Thursday, June 25, 2015

Healthcare Wars

(J Gruber, we just live in his world)

Today, the GOP Congressional leadership is breathing a sigh of relief while Democrats and the White House wring their hands in frustration at having lost a chance to publicly torture Republicans in the lead up to the 2016 elections.

This morning, the U.S. Supreme Court upheld in King v Burwell, with Chief Justice Roberts writing for a 6-3 majority, the Administration's interpretation of the Affordable Care Act providing subsidies for those using Federal exchanges in states where state exchanges have not been established.

If the Court ruled the other way, the White House had already announced it would do nothing since it was the responsibility of Congress to fix the problem and then would have been in a position to denounce Republicans for destroying the ACA, causing millions to lose their subsidies and successfully diverting attention and responsibility for the ongoing train wreck of Obamacare, as premiums begin to skyrocket despite the President's repeated claims that they would decrease (and let's not ever forget - "If you like your insurance plan you can keep it").

For the inept Republican leadership they would have panicked under pressure from both the media and their corporate contributors in the health care industry and undoubtedly come up with something that would further embed Obamacare as irreversible.

THC believes as a political matter, the decision was good.  Let the insanity continue to build and let the Democrats own it.

And speaking of insanity this was Ms Clinton's tweet in the wake of the decision:
"A great day! Add your name if you agree: Affordable health care is a basic human right"
Setting aside whether the care is affordable or whether the ACA actually provided a guarantee of care to everyone, it is the inanity of the use of the term "basic human right" in this context that is appalling.  There is a fundamental difference between a right a person has that the government is forbidden to interfere with, as embodied for instance in the Bill of Rights, and rights the government decides it must provide to you.  Our experience with the ACA already makes it evident that what is actually meant by the phrase is "you are entitled to health care in the amount and type we, the government, deem appropriate and for no more than the cost we, the government, are willing to pay."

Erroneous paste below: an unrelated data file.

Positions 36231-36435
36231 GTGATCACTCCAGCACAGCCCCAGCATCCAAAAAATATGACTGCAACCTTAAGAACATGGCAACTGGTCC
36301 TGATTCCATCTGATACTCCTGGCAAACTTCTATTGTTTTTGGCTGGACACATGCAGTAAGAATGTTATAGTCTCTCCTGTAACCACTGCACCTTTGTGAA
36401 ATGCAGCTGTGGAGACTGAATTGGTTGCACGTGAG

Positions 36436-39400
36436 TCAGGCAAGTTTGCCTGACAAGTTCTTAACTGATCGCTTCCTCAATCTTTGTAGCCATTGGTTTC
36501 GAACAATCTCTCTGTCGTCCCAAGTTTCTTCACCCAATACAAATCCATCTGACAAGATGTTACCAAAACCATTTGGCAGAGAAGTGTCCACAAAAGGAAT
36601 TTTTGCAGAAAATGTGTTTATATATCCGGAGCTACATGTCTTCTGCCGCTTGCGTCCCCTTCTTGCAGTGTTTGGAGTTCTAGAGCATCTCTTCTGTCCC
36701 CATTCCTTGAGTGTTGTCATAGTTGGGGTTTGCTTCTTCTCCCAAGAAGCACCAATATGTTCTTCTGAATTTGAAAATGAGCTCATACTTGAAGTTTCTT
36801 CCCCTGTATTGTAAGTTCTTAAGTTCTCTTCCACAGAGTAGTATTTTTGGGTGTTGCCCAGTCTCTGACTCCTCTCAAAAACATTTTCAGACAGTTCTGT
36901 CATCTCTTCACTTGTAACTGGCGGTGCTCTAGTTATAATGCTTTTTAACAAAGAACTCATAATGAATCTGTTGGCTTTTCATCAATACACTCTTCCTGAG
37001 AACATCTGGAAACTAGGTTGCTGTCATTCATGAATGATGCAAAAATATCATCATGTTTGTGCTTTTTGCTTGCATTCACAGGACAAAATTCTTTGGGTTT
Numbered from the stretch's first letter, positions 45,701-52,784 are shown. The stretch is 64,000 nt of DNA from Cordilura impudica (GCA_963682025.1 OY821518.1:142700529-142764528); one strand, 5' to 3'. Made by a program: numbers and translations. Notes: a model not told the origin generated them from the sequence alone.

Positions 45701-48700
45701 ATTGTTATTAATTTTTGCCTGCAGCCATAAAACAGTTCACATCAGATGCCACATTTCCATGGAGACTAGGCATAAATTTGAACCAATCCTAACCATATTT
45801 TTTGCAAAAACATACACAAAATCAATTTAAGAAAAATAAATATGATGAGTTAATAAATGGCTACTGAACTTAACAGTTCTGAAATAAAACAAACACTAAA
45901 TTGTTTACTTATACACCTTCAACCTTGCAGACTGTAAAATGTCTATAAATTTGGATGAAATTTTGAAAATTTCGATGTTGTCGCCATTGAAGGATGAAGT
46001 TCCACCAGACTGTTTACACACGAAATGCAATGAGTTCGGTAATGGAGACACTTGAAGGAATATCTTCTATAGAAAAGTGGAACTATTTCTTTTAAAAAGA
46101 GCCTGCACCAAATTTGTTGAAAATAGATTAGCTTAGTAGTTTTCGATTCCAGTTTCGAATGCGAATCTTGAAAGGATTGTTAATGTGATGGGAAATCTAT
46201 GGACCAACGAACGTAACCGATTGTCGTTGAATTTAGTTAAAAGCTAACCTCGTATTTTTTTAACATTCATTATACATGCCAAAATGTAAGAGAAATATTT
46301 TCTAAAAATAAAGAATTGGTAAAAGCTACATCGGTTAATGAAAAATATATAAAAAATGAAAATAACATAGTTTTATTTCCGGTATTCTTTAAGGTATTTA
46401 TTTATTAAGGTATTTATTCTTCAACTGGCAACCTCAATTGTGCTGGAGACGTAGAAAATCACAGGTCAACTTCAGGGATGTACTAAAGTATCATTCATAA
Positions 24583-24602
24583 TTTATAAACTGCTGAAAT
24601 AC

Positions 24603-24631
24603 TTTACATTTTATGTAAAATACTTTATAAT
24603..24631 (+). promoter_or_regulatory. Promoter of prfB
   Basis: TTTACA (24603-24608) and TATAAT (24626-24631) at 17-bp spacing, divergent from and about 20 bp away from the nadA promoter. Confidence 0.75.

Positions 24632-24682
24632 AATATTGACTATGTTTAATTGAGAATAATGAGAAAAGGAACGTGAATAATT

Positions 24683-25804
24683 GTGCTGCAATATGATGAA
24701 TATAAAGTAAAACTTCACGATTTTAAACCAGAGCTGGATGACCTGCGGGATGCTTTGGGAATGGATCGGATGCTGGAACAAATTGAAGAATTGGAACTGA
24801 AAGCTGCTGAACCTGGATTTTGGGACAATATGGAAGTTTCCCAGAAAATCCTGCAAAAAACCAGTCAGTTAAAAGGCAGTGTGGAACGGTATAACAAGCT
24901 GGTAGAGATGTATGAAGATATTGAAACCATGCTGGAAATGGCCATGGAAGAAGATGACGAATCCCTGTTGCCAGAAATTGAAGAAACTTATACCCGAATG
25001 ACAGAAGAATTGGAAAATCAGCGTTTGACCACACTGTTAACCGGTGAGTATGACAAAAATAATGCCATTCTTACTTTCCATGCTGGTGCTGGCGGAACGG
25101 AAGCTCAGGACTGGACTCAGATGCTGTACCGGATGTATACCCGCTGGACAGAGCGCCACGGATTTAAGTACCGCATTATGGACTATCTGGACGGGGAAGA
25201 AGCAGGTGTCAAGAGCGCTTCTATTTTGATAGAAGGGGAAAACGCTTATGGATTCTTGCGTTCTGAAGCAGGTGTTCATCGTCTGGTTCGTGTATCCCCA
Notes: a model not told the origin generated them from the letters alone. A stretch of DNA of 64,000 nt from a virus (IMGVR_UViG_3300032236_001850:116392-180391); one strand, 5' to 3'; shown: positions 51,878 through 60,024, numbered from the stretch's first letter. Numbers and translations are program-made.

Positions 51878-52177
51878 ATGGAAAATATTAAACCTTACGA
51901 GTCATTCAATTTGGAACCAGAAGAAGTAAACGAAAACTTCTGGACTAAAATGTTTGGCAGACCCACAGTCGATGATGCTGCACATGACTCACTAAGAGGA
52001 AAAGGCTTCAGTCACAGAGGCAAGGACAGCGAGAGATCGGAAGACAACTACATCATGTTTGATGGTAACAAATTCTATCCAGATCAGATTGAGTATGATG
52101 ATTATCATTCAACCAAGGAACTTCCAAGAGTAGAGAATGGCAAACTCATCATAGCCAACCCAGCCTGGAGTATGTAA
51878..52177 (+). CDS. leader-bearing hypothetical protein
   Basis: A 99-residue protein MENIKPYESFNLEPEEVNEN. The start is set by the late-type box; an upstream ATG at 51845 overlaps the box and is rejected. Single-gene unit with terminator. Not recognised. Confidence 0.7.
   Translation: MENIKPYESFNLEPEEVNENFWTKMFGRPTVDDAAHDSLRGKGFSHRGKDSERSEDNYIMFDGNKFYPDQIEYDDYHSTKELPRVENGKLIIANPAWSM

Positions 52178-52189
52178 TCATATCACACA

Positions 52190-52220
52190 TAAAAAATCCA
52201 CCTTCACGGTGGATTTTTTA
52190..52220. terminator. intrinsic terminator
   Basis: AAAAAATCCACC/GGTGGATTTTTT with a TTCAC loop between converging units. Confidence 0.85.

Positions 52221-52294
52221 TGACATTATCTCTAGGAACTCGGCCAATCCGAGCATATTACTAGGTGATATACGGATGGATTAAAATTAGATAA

However, as a matter of law it is a disaster for America and its future.

THC has read the decision and here is his summary for the non-lawyer of Justice Roberts' reasoning:
“Yes, the interpretation by the politicized IRS does not actually conform with the language of the statute making it technically illegal but by now many people and the big healthcare companies are so dependent on those subsidies, plus no one could have been so stupid as to have actually drafted the statute with that intended result so, just as in the Constitutional case, I need to step up to save the statute.”
Justice Scalia is pithy, as he often is, in dissent:
The Court interprets 36B to award tax credits on both federal and state Exchanges. It accepts that “the most natural sense” of the phrase “Exchange established by the State” is an Exchange established by a State. . . Yet the opinion continues, with no semblance of shame, that “it is also possible that phrase refers to all Exchanges, both State and Federal” . . . The Court claims that “the context and structure of the Act compel [it] to depart from what would otherwise be the most natural reading of the pertinent statutory phrase”.